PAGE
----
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Elementary Schools looking to get a waiver from the state to get back to the classroom

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Waivers for in-person teaching
Posted at 3:37 PM, Jul 29, 2020
and last updated 2020-07-29 19:03:23-04

While most schools across the state will start the fall semester with full distance learning, under Governor Gavin Newsom's order, some elementary schools may be able to hold in-person instruction with a new waiver.

In order for a school to obtain this waiver, it will have to be approved first by our local Public Health Department. 23ABC spoke with public health who said their first and most significant concern is the safety of the kids.

Matt Constantine, the Director of Kern County Public Health, says he believes the safest way to start the school year would be with full distance learning. They will remain open to approving waivers for eligible schools.

He says,“I think the state has intentionally left this open so we can explore unique circumstances in each area.”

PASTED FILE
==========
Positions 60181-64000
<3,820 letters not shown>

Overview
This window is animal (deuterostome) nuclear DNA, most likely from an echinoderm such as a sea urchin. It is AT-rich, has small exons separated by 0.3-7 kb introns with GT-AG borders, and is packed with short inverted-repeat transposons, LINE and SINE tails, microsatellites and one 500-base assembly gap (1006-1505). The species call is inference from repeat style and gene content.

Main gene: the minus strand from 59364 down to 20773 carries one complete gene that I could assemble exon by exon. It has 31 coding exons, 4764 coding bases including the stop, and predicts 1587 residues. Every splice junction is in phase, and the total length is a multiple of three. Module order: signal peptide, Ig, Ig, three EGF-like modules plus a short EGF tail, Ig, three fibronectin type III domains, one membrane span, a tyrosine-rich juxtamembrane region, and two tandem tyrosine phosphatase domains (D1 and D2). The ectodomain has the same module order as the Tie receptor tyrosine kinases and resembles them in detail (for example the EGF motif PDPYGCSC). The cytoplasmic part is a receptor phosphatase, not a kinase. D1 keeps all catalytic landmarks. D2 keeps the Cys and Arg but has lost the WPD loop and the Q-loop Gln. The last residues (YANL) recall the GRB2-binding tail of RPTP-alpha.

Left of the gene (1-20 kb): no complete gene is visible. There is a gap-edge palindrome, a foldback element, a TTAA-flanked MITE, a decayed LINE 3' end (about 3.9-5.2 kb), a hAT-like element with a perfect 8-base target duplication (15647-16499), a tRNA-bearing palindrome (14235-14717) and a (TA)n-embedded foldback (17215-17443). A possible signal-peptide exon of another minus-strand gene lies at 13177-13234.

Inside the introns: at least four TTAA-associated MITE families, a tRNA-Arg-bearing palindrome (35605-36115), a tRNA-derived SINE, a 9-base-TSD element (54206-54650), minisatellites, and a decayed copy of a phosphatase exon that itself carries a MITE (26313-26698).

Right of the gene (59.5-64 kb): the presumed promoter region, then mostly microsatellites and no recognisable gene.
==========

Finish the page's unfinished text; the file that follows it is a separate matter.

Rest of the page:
In recent weeks, Governor Gavin Newsom said schools can physically return to in-person instruction once the county that they operate in has been off of the state's monitoring list for 14 consecutive days. But now with a waiver, elementary students from kindergarten to fifth grade can return to the classroom if it is approved.

And according to the state's website, “A waiver may only be granted if one is requested by the superintendent, in consultation with labor, parent, and community organizations.”

The Director of Kern County Superintendent of Schools says he believes there will be some local candidates.

Robert Meszaros says, “especially for some of our rural districts, out in our mountain communities and desert communities.”

But with little communication from the state, Meszaros says they have taken it upon themselves to form a local task force. “We thought it would be important to bring some stakeholders around the table to try to come up with an acceptable process for us locally. In the event that we don’t get any clear guidance from the state.”

Once the process is complete, it will go onto our local health department and the state's website says, “ local health officers must review local community epidemiological data, consider other public health interventions, and consult with CDPH (the state) when considering a request.”

While there has been interest from local schools, Kern County Public Health says no one has formally requested the waiver.

Both Meszaros and Constantine say they have received very little guidance from the state. 23ABC also reached out to the state health department with questions and they forwarded us directly to their website.